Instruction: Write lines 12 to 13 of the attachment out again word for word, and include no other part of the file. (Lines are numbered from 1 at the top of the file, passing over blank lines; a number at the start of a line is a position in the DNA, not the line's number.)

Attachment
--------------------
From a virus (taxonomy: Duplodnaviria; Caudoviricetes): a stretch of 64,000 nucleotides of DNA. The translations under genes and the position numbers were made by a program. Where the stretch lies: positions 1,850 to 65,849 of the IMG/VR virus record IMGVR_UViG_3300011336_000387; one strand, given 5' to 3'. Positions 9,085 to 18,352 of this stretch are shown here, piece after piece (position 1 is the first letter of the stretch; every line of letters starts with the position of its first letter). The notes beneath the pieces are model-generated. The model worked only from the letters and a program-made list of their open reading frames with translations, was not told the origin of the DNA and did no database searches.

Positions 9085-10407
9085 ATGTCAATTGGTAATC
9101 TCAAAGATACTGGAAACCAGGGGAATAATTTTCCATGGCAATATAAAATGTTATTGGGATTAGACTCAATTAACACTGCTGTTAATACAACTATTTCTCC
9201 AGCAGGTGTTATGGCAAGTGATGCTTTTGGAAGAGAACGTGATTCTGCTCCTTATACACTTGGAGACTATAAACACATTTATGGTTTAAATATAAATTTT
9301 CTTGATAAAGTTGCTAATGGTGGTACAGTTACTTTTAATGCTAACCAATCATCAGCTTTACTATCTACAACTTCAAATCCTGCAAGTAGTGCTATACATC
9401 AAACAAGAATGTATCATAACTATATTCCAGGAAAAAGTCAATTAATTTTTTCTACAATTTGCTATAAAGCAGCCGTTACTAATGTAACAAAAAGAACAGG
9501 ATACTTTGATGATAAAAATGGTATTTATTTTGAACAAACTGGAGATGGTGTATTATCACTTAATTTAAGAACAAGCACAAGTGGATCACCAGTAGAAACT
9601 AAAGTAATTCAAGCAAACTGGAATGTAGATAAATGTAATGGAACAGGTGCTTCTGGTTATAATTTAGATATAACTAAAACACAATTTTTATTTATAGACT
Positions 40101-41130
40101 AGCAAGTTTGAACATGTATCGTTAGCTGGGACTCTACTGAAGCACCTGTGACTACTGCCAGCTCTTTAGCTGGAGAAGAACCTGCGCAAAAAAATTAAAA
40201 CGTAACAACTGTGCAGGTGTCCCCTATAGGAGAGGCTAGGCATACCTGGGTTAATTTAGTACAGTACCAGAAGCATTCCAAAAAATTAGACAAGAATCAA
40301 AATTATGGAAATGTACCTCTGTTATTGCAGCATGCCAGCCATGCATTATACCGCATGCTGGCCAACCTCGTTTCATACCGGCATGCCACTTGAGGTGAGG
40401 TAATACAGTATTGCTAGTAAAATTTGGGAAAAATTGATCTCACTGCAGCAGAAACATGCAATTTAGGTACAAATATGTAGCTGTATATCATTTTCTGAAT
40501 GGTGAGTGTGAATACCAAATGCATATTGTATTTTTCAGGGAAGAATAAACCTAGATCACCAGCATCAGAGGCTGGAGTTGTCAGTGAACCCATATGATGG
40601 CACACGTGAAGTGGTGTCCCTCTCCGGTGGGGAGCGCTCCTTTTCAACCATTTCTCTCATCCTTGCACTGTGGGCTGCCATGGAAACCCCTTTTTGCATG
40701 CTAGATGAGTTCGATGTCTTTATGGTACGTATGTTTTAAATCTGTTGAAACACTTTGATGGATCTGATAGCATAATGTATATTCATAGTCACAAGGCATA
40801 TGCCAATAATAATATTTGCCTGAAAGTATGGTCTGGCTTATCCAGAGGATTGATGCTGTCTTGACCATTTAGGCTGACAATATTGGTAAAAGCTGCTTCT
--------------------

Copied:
40201 CGTAACAACTGTGCAGGTGTCCCCTATAGGAGAGGCTAGGCATACCTGGGTTAATTTAGTACAGTACCAGAAGCATTCCAAAAAATTAGACAAGAATCAA
40301 AATTATGGAAATGTACCTCTGTTATTGCAGCATGCCAGCCATGCATTATACCGCATGCTGGCCAACCTCGTTTCATACCGGCATGCCACTTGAGGTGAGG